The River Findhorn – Part IV: River Battles

The River Findhorn – Part IV

We’ve got one more story to tell about the history around the river Findhorn; River Battles. One of those battles requires us to go back to the 14th century. Thomas Randolph, Earl of Moray, lives on the far side of the Findhorn, at Darnaway. Sir Alexander Cumming and his six sons live on our side, the ACE side, of the river. Right, the setting has been set. Time to tell you what happened…

River Battles

The Cummings were allowed to hunt in the forest of Darnaway for as long as they could remember. However, they were out of favor with Randolph and his uncle, King Robert the Bruce, because they had supported the English Edward I in the War of Independence. They were soon told to keep off Darnaway, their original hunting grounds. This infuriated them!

Alastair, the eldest of the six sons, gathered a thousand men. He set forth, at midnight, to attack Randolph at Darnaway. Randolph foresaw that would happen and ambushed them in a deep ravine at Whitemire. Alastair’s party did not see this coming, suffered heavy losses and was forced to retreat. Alastair and the remains of his army retreated back to the river, where they were trapped.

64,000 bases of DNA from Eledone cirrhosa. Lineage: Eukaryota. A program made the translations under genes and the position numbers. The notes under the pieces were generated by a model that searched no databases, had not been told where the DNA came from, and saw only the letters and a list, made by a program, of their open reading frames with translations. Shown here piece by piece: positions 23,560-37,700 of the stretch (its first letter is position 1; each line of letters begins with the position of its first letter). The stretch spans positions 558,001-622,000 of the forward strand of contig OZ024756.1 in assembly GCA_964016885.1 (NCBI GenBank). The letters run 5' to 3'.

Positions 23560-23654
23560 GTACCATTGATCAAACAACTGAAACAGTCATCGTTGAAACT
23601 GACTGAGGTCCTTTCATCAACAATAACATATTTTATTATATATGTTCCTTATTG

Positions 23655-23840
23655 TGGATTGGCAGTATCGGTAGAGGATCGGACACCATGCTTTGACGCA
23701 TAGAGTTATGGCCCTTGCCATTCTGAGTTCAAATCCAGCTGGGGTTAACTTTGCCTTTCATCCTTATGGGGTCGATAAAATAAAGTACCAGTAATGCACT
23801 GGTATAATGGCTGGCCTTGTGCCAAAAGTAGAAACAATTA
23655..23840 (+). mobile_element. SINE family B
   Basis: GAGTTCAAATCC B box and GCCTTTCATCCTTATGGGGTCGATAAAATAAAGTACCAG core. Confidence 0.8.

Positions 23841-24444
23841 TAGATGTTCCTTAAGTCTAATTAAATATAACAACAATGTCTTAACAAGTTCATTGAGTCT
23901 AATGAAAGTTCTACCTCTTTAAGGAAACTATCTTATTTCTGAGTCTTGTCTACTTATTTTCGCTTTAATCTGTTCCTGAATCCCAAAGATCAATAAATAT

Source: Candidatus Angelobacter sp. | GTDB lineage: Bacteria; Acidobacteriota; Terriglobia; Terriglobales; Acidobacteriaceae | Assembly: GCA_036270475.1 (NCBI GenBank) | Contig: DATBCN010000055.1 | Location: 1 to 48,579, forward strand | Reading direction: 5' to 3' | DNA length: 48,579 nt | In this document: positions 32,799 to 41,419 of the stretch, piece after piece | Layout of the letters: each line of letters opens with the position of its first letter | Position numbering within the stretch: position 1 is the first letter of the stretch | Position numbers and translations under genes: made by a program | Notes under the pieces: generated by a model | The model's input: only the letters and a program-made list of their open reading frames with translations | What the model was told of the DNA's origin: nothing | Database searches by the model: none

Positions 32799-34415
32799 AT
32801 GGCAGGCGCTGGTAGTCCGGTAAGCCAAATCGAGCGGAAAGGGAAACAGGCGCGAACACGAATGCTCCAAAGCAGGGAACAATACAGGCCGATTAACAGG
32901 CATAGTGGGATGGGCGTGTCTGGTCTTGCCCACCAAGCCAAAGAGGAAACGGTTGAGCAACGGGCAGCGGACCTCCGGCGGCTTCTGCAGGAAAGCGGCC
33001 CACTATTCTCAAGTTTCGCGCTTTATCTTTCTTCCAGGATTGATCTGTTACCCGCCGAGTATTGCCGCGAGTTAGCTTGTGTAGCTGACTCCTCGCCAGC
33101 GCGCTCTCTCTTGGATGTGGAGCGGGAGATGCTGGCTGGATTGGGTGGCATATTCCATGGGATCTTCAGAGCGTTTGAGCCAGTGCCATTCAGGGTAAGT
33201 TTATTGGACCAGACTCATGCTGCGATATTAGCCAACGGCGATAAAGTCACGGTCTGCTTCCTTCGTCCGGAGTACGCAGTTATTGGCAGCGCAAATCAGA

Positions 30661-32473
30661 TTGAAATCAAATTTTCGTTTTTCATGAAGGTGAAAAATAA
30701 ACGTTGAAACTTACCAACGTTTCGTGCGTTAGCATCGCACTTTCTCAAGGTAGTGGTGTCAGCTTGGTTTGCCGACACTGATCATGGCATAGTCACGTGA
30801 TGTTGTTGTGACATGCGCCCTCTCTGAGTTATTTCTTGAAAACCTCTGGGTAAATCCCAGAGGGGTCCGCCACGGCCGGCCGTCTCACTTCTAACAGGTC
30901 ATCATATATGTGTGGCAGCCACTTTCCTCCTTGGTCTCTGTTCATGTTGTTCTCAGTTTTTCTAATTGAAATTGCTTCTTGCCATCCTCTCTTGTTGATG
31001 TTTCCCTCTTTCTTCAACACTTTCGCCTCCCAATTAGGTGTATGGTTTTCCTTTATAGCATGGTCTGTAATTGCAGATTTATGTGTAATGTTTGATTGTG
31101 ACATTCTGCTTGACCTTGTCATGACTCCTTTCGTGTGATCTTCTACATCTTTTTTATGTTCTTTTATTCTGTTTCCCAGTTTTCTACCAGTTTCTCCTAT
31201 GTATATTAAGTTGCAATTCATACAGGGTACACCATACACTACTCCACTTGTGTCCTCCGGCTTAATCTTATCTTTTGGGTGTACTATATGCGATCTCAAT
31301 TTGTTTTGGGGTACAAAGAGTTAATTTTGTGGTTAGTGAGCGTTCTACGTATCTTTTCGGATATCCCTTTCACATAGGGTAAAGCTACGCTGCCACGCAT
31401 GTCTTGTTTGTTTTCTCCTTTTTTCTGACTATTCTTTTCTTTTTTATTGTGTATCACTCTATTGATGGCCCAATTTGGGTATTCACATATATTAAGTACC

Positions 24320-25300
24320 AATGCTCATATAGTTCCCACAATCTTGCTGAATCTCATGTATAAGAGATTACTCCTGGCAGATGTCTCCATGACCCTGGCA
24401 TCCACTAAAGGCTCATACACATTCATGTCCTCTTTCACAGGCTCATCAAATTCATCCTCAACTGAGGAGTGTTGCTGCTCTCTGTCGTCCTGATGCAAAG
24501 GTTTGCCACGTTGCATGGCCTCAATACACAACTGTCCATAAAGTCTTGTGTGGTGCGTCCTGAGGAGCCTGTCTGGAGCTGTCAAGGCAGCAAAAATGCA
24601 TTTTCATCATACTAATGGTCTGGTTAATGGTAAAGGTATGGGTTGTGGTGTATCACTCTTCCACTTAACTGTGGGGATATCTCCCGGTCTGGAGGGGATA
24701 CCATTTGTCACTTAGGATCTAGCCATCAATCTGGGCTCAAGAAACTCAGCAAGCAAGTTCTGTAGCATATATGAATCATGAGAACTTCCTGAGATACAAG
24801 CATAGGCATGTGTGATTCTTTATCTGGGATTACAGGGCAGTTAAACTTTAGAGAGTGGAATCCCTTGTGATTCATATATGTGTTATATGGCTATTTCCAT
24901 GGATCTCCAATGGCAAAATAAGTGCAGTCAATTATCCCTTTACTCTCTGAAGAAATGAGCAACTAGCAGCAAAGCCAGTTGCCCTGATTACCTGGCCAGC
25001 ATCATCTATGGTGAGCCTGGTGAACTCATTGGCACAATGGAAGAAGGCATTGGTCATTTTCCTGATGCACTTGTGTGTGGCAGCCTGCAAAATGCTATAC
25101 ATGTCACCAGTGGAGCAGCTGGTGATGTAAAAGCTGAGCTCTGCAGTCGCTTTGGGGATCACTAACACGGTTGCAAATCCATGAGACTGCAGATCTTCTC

Randolph's Leap

With the river on one side, and Randolph’s army on the other side, Alastair had no where to go. He then threw his standard across the river, shouting: “Let the bravest keep it!”. He leapt the chasm with four of his followers and managed to get to the other side.

Randolph eventually tracked Alastair and his allies to a cave where they had taken refuge. He lit a fire at the mouth to the cave and, refusing Alastair’s pleas to be let out to die by the sword, smoked them to death.

The legend continues to tell that he cut off their heads and threw them to Alastair’s father in the besieged Dunphail Castle with the cruel taunt: “Here is beef for your bannocks”. The old chief, recognizing the head of his son, is reputed to have replied: “It is a bitter morsel, indeed, but I will gnaw the last bone of it ‘ere I surrender”. They did not survive for long.

Their heads were also cut off and placed on long staves and sent to the local towns to tell of Randolph’s victory.

The place where Alastair leapt the river is now known as Randolph’s Leap, is the narrowest section of the gorge, and part of the Full Day White Water Rafting trip. It is still a big question why the leap is not named after Alastair.

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